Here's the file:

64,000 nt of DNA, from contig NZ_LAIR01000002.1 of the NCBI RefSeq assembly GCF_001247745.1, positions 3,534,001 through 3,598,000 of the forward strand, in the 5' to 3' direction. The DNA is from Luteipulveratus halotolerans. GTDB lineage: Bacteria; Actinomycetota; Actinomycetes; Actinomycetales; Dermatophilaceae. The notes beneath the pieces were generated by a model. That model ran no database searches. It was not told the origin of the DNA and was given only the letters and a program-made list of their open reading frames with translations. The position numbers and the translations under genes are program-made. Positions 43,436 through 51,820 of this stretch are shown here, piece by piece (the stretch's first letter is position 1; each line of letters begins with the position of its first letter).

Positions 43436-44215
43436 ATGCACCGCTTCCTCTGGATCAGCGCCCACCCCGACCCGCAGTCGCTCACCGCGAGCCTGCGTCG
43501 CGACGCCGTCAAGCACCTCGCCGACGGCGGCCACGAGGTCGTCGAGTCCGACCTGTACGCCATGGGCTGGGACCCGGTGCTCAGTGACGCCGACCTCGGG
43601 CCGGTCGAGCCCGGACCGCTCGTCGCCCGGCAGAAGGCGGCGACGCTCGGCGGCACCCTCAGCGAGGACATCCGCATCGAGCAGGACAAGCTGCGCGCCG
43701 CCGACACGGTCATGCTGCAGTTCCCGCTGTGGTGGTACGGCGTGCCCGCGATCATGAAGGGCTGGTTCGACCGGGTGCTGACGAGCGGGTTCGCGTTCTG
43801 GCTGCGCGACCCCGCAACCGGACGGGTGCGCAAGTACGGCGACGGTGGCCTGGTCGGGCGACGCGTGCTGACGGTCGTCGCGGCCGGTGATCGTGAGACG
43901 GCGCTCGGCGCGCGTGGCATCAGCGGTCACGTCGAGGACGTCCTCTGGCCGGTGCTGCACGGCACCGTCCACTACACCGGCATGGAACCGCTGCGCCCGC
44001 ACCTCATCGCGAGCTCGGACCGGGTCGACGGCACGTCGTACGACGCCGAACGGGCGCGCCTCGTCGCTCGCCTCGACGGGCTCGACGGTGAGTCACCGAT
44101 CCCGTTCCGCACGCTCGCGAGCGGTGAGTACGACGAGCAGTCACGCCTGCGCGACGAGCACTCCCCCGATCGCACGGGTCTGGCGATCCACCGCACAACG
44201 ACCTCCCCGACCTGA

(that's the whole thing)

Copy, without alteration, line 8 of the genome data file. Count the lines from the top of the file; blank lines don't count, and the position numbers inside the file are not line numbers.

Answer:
43901 GCGCTCGGCGCGCGTGGCATCAGCGGTCACGTCGAGGACGTCCTCTGGCCGGTGCTGCACGGCACCGTCCACTACACCGGCATGGAACCGCTGCGCCCGC